Sexual harassment is a pervasive issue throughout multiple sectors, including education. According to the AAUW, two-thirds of students in higher education experience sexual harassment during college. The U.S. Department of Education utilizes Title IX to prevent and remedy acts of sexual harassment in education settings.
Which Laws Protect Against Sexual Harassment in Education?
Title IX of the Education Amendments prohibits sex-based discrimination in any school or other education program that receives federal funding. Under Title IX, schools are required to respond to reports of sexual harassment and must have established procedures for handling complaints. In addition to Title IX, Title VI of the Civil Rights Act of 1964 can also offer protection in cases where sexual harassment intersects with discrimination based on race, color, or national origin.
What Are The Types of Sexual Harassment?
Sexual harassment can take many forms, including unwelcome verbal, visual, nonverbal, or physical conduct that is inappropriate or sexual in nature. Some forms of sexual harassment are more clear than others, such as unwanted kissing, touching, making sexually explicit comments, rape, etc. While these types of sexual harassment are evident, there are also more subtle types of sexual harassment that can still occur. A general list of different types of sexual harassment include:
- Repeated statements that make the individual feel uncomfortable.
- Commenting on attractiveness.
- Asking an employee about their sex life.
- Making sexual comments or jokes.
- Sending inappropriate messages (texts, emails, etc.)
- Spreading sexual rumors.
- Repeated incidents of unwanted or inappropriate touching.
- Subjecting persons of a certain gender to increased scrutiny, criticism, and harassment, or otherwise making their workplace uncomfortable.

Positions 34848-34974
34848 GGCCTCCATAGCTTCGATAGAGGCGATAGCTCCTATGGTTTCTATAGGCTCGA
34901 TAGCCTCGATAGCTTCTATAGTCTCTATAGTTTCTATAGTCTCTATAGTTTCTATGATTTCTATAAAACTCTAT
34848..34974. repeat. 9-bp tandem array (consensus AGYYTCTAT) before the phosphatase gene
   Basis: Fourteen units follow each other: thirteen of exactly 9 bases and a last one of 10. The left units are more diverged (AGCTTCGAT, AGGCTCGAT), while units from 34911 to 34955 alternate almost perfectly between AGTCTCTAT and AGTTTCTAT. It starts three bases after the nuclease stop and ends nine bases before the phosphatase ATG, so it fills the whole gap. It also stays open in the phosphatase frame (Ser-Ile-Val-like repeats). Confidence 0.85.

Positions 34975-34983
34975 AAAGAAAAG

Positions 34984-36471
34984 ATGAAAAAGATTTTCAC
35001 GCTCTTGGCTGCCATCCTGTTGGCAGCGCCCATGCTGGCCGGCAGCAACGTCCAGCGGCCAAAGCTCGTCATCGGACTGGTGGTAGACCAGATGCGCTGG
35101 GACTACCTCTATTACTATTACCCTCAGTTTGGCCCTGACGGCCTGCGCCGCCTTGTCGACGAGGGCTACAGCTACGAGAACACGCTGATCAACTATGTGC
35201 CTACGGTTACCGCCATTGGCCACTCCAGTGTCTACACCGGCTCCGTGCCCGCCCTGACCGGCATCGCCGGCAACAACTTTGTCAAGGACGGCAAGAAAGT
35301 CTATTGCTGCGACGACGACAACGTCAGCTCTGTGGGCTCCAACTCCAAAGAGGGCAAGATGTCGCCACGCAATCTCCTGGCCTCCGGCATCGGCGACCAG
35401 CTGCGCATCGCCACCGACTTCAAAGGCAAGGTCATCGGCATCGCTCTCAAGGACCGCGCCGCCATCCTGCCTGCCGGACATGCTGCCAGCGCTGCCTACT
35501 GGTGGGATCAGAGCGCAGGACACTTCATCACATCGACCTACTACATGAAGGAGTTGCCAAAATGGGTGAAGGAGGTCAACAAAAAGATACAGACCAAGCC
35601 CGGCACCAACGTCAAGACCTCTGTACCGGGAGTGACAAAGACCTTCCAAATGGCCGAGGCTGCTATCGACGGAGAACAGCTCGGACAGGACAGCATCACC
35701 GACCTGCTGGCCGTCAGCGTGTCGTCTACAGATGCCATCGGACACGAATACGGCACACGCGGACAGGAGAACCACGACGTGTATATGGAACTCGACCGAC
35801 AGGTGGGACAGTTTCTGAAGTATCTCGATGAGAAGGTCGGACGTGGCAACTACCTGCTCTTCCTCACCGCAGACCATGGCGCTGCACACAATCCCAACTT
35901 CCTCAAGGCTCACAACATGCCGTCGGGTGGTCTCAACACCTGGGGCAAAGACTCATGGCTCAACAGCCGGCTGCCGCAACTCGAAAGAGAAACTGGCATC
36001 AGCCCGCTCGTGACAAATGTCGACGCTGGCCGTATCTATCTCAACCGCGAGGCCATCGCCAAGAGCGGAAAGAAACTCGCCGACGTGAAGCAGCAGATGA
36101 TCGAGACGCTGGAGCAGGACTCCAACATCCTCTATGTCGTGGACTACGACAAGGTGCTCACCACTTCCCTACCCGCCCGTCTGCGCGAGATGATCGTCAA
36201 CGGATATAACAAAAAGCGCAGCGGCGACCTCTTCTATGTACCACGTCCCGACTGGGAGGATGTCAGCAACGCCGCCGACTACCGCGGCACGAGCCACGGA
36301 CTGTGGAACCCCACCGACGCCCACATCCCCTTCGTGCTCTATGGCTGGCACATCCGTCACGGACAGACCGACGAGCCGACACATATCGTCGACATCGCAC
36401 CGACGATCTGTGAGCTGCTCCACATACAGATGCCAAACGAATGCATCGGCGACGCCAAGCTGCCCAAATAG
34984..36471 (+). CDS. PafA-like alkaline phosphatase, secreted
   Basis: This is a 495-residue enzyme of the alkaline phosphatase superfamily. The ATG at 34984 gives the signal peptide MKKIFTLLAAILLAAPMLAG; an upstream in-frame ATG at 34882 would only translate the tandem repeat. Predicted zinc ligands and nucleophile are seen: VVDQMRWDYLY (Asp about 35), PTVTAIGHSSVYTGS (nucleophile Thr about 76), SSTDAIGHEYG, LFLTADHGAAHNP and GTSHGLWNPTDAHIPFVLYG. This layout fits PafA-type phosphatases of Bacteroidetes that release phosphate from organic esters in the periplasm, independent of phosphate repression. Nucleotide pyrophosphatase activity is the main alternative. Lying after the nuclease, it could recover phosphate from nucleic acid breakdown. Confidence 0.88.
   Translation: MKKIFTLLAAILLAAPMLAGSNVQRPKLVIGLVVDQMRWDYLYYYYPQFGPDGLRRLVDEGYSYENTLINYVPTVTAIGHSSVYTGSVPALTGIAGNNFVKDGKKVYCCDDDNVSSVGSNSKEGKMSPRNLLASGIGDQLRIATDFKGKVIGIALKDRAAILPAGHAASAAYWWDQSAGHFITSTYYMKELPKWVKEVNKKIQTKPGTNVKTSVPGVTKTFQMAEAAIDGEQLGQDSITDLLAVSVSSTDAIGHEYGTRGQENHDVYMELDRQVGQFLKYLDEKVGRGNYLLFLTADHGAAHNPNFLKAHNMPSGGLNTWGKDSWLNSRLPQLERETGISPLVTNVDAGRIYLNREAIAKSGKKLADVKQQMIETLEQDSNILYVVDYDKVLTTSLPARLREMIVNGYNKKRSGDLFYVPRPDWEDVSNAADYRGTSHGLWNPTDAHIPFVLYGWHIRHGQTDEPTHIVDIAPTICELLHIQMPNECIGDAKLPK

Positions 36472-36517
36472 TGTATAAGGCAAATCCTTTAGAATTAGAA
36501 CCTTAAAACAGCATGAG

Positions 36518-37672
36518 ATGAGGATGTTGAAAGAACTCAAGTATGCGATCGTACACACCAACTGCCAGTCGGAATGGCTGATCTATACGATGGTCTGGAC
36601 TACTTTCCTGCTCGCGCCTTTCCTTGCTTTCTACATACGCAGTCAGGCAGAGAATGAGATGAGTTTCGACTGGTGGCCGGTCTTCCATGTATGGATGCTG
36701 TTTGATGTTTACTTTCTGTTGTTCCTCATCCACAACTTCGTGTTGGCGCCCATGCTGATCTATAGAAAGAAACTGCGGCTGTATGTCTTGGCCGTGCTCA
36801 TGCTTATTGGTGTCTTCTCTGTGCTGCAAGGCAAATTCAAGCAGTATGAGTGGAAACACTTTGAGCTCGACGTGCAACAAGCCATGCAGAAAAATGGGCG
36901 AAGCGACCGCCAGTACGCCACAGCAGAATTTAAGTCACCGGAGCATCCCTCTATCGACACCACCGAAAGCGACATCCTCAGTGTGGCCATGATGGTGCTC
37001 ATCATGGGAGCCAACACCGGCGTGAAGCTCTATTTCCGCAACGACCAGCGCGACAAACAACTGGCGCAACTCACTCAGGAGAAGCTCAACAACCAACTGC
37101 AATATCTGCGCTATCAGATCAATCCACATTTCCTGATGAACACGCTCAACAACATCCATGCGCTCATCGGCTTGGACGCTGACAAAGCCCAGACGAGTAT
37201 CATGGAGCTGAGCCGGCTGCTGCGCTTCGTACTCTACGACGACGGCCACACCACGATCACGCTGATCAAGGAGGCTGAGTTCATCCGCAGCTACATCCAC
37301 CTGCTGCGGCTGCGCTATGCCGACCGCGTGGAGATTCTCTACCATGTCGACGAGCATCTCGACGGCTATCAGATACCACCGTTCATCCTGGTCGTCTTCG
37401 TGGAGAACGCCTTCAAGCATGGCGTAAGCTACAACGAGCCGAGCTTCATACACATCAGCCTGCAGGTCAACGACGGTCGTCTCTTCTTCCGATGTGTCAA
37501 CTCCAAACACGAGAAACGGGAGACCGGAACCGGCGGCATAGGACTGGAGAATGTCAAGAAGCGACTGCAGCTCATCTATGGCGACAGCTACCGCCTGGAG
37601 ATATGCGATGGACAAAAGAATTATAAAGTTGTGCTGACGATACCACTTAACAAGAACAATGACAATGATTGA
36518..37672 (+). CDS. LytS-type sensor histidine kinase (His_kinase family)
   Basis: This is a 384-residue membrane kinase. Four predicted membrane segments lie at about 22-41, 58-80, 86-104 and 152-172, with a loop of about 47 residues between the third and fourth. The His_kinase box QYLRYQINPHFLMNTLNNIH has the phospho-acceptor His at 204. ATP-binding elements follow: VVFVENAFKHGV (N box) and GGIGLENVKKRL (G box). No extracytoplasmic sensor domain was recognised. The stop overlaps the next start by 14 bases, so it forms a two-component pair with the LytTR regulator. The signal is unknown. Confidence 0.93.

- Sexual advances or propositions, including suggestions of trading advancement for sexual favors (commonly known as quid pro quo.)
- Verbal or physical abuse.
- Using sexist slurs or comments.
What to Do if You Have Been Sexually Harassed?
Under the New Jersey Law Against Discrimination (and other state and federal statutes), your employer has a responsibility to prevent, investigate, and properly handle sexual harassment complaints. If you have experienced sexual harassment, the individual(s) could be responsible for any compensation you require for your pain.
In order to have a powerful case, it’s necessary to maintain a detailed account of what happened. This information should include:
- The nature of the harassment
- When the harassment took place
- Who was involved
- The location of the harassment
- If there were any witnesses
Additionally, you should tell the harasser directly that their behavior is making you uncomfortable and ask them to stop. If they do not stop, report it to someone in your organization, like a coworker, manager, or human resources. Others might be experiencing the same issue, so speaking up is important. Finally, seek the advice of a sexual harassment lawyer.
What is Sexual Harassment Retaliation?
When an individual faces negative consequences for reporting sexual harassment or for participating in a sexual harassment investigation, it is considered retaliation.
This retaliation can include job termination, demotion, salary reduction, or other adverse employment actions. It’s illegal and aims to discourage victims and witnesses from reporting or testifying about sexual harassment. Such retaliation can worsen the affected individual’s work environment and violate their rights, reinforcing a culture of silence and fear around reporting sexual harassment.
McOmber McOmber & Luber, P.C. Sexual Harassment Attorneys Will Represent You
Title IX and university sexual misconduct policies strictly prohibit sexual harassment in education settings, regardless of whether you’re a student or faculty. Filing a report with your school’s Title IX coordinator is the first step toward healing.
If you have been the victim of sexual harassment in education, contact the dedicated sexual harassment and retaliation recovery attorneys of McOmber McOmber & Luber, P.C. today to find out how we can bring you the justice you deserve. With offices in NJ, NY, and PA, call today for a free consultation.